Roses. Genetics. Wild flowers.

Modern roses have had a crazy history of blending genes from eight to 20 species, so decoding the DNA hodgepodge has been difficult. Rose breeders have opted for “showy plants,” says molecular geneticist Mohammed Bendahmane of École Normale Supérieure in Lyon, France. In the process, fragrances dwindled, and efforts to build them back in have not been fabulous.

By decoding the genetics of an heirloom variety, a fragrant pink China rose called “Old Blush,” an international team of researchers has uncovered some new targets to tweak. That roster of genes plus an analysis of scent revealed at least 22 previously uncharacterized biochemical steps the plants can use to make terpene compounds, which help give roses their perfume, researchers reported on April 30, 2018 in Nature Genetics. (1)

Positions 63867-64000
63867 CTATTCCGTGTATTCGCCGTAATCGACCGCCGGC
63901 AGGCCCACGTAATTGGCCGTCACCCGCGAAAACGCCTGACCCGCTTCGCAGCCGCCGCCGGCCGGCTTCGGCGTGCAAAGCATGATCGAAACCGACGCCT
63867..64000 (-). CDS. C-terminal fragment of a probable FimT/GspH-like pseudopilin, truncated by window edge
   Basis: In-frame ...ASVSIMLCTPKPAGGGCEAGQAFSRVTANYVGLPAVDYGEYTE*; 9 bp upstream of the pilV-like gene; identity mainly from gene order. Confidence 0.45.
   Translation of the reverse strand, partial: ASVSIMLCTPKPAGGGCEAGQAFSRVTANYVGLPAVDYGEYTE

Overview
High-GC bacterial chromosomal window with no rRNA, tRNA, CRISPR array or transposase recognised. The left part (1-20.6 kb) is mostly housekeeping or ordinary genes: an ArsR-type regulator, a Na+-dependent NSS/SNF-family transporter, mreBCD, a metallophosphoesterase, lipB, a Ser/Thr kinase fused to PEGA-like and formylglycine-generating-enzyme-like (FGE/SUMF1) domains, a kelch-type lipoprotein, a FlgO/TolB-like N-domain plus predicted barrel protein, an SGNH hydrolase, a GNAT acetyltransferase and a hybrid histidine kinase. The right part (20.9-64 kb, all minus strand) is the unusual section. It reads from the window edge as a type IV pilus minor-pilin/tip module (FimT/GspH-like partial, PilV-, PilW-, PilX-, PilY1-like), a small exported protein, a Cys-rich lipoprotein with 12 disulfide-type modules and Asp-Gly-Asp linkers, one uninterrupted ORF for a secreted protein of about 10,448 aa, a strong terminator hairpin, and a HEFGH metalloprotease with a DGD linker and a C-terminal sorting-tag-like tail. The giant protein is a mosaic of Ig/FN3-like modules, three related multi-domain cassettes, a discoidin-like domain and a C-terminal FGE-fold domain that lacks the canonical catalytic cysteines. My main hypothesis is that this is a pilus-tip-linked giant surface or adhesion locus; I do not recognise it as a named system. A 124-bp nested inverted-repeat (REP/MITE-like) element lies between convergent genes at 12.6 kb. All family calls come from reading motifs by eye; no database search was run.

Roses are red. Roses smell nice.

We will soon make them smell even better.

Because we know what controls their scent.

But we will never succeed.

Because smelling nice does not suffice.

In the future we will have the greatest roses of them all. The best roses in the history of the planet. But we will have lost our soul. Left it inside the lab, while creating roses. A world full of roses, but with no one to sit down and smell them. Because they are too pre-occupied to make them smell.

Let the roses die.

Find a wild flower to smell.

And their scent will come back…

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